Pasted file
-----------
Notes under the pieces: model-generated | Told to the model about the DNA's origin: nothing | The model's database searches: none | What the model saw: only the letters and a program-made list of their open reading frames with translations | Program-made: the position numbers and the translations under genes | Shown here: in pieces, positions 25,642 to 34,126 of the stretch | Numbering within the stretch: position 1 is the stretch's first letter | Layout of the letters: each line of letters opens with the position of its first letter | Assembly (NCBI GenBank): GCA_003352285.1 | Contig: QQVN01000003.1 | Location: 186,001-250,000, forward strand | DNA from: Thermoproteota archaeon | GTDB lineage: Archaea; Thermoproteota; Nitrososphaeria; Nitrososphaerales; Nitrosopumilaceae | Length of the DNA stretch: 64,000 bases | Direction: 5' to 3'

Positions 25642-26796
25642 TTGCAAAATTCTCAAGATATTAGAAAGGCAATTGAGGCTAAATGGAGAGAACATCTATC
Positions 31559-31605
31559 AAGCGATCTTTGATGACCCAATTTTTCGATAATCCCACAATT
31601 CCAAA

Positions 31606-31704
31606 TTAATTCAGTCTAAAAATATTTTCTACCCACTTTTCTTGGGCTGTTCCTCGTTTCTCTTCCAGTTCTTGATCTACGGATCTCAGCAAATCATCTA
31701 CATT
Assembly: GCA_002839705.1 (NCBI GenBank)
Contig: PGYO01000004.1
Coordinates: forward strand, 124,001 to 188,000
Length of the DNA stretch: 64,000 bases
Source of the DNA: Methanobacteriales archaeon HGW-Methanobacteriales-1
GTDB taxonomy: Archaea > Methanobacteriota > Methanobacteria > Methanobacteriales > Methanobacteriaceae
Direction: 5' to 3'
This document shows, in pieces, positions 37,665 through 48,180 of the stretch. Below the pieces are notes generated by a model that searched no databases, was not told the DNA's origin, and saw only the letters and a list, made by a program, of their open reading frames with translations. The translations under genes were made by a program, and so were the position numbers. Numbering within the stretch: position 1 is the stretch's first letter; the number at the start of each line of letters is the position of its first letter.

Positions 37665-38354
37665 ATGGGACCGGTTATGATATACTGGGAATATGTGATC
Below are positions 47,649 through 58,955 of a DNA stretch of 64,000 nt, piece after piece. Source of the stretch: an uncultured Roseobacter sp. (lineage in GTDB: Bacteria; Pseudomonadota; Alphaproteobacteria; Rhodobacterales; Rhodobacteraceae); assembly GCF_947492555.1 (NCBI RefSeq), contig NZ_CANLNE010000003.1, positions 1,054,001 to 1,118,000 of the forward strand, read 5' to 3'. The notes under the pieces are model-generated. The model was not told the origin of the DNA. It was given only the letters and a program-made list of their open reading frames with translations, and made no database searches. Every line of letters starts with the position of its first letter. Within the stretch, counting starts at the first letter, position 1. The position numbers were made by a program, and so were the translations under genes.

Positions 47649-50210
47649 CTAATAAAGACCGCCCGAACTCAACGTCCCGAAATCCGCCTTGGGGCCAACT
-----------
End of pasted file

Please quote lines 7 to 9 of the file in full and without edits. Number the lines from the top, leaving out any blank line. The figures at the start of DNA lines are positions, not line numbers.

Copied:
Positions 31606-31704
31606 TTAATTCAGTCTAAAAATATTTTCTACCCACTTTTCTTGGGCTGTTCCTCGTTTCTCTTCCAGTTCTTGATCTACGGATCTCAGCAAATCATCTA
31701 CATT